Galle district (population 1.06 million) in the Southern Province of Sri Lanka is comprised of two EUs in Sri Lanka’s national LF elimination program. These include a coastal EU that was previously highly endemic, and an inland EU that historically had little LF. The coastal EU, with an approximate population of 609,000 and 124,600 households [24], is comprised of 12 MOH divisions that are comprised of some 210 smaller health administrative units called Public Health Midwife (PHM) areas. PHM areas were used as evaluation areas (EAs) for the cluster based adult-TAS described in this paper. The mean population of these EAs is approximately 6,700 (range 1200–8100). Three of the 12 MOH divisions included in this study belong to the inland EU of the district; they were included in this study, because they are adjacent to areas with known persistent LF in the coastal EU and because historical data show that they were endemic for LF in the past.

Transmission assessment surveys in adults (adult-TAS) in the coastal Galle EU

The study was designed to determine whether community-based adult-TAS was sensitive for detecting residual filarial infections in the coastal Galle EU. The EU is comprised of 210 EAs. We conducted cluster-based sampling of residents in randomly selected EAs. Two independent surveys were performed to assess the reproducibility of the sampling protocol between May and October, 2015. Sampling was modified from the TAS protocol in Survey Sample Builder 2.3 software (http://www.ntdsupport.org/resources/transmission-assessment-survey-sample-builder). The first adult-TAS was performed in 30 randomly selected EAs that were previously surveyed by MX in 2014 [22]. The second survey was performed with an independent random sample of 30 EAs that were not in the first survey. Approximately 1800 adults (aged 18–92) from 30 EAs were screened for CFA in each survey. This sample size was similar to the number of children tested by school-TAS in this EU [12]. As with the school-TAS, if the number of positive antigen tests was less than the critical number of 18, that provided 95% confidence that the CFA prevalence in adult residents of the EU was less than 2%. The total numbers of HH (households) in the selected EAs in each of the two EUs were obtained from the government’s 2013 census list and assumed an average of 3 adults per HH. We estimated the target number of households (i.e. 600 HH) to survey by dividing the target sample size (n = 1800/EU) by the average size of the HH for adults. The number of HH in each of the 30 randomly selected EAs was estimated by dividing 600 HH with total number of EAs within that EU as approximately 20 HH per EA or 60 adults per EA. Fifteen to twenty households (HH) were systematically sampled in each EA. Maps, census data, and voter registries were used to identify HH locations. The sampling interval for houses was calculated by dividing the total number of houses in the EA by the number of HH to be sampled. Households from all 4 quadrants in each EA were included in the survey. A HH in the center of the EA was selected as the starting point, and subsequent HH were chosen by moving from the starting point in each of the 4 cardinal directions. In order to maintain consistency in sampling and to obtain geographically dispersed samples, no more than 4 persons were enrolled per household with no gender bias. Generally 3 or 4 HH were selected from each EA quadrant, and approximately 60 adults were enrolled in the study from each EA.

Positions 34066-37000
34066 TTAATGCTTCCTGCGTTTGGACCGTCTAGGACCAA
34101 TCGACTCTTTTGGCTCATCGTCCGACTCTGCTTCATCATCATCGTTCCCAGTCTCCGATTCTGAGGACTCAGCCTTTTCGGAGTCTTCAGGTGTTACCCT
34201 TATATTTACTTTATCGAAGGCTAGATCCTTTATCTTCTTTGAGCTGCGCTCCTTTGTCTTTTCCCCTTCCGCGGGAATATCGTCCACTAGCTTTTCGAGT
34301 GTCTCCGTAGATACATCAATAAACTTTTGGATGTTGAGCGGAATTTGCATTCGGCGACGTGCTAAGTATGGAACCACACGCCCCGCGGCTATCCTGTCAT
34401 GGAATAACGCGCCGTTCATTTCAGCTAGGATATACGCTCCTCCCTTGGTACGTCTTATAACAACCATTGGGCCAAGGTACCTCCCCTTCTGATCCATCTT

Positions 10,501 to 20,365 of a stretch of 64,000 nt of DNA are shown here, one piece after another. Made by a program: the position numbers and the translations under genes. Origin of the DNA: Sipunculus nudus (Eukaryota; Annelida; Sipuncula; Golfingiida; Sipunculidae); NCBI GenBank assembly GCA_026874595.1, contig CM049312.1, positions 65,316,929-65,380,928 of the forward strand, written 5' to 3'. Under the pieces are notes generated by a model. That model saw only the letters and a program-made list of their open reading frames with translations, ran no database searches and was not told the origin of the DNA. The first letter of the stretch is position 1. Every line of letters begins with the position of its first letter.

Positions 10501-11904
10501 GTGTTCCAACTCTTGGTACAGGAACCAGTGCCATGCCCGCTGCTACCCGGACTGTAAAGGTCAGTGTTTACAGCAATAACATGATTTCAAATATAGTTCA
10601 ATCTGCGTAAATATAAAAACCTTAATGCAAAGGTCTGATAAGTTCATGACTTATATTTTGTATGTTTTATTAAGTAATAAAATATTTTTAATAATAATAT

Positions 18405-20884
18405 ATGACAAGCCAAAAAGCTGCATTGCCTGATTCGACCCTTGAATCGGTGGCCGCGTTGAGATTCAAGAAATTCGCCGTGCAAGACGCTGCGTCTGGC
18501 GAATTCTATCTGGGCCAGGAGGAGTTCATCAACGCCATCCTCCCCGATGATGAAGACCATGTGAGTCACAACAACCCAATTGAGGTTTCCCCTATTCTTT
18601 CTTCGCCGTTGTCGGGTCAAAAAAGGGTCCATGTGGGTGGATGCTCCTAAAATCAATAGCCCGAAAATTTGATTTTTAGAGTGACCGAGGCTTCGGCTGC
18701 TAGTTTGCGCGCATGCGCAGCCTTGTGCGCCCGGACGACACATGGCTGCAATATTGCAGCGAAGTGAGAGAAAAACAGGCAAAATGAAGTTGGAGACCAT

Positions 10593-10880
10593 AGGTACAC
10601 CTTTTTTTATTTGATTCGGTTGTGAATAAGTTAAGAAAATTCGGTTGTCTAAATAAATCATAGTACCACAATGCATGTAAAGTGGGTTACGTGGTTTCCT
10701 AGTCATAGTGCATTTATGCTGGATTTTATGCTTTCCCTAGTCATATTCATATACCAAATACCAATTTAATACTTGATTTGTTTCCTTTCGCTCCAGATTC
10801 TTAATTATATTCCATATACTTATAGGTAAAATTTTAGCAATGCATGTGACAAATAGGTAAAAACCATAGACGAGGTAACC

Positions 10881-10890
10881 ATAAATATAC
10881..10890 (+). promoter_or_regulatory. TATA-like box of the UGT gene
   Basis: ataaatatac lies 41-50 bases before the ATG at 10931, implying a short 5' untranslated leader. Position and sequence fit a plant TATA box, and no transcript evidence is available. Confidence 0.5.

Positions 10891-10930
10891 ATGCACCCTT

Blood tests for W. bancrofti circulating filarial antigen

Alere Filariasis Test Strips (FTS, Alere Scarborough, Inc., Scarborough, ME, USA) were used to test 75 microliters of finger prick blood according to the manufacturer’s instructions. Two to three survey teams were deployed for each EA; each team included a public health inspector, a blood collector, a general assistant, and a supervisor. For CFA testing, blood samples were collected during the day with sterile, single use, contact-activated lancets (Fisher Scientific, Pittsburgh, PA). Finger prick blood was collected into plastic micropipettes and 75 μl of blood was added directly to sample application pads according to the manufacturer’s instructions. Tests were performed immediately after blood collection and read at 10 min. Test results were scored according to the intensity of the test “T” line relative to that of control “C” line as previously described [25]. Briefly, FTS scores were recorded as follows: 0, no “T” line visible; 1, “T” line is weaker than the “C” line; 2, “T” line is equal to the “C” line; and 3, “T” line is stronger than the “C” line. Results were entered into electronic case report forms that were preloaded onto smart mobile telephones.

Detection of W. bancrofti microfilaremia

All individuals with positive CFA results were asked to provide blood samples between 21:00 PM and 23:00 PM for Mf testing. Finger prick blood was collected with capillary tubes into EDTA coated blood collection vials (Fisher Scientific). The next day, 60 μl of this blood was used to prepare 3-line thick blood smears [9, 12]. Once completely air dried, the smears were dehemoglobinized, stained with Giemsa, and examined by trained microscopists in the AFC laboratory in Colombo or in the Regional Filariasis Unit in Galle. Persons with negative CFA results were considered to be Mf-negative.

Data collection and data management

Demographic information (EA, participant name, head of the household, age, gender, documentation of informed consent, reported bed net use the previous night, and prior MDA consumption) was entered into data collection forms in BLU mobile phones (Motorola Solutions, Inc., Schaumburg, IL) with Open Data Kit (ODK) LINKS software https://www.linkssystem.org [26]. Specimen ID and CFA test results were linked to participant identification numbers (QR-Quick Response codes). Unique identifiers were removed from data files prior to analysis. Lymphedema was recorded based on participant’s report as confirmed by the survey team.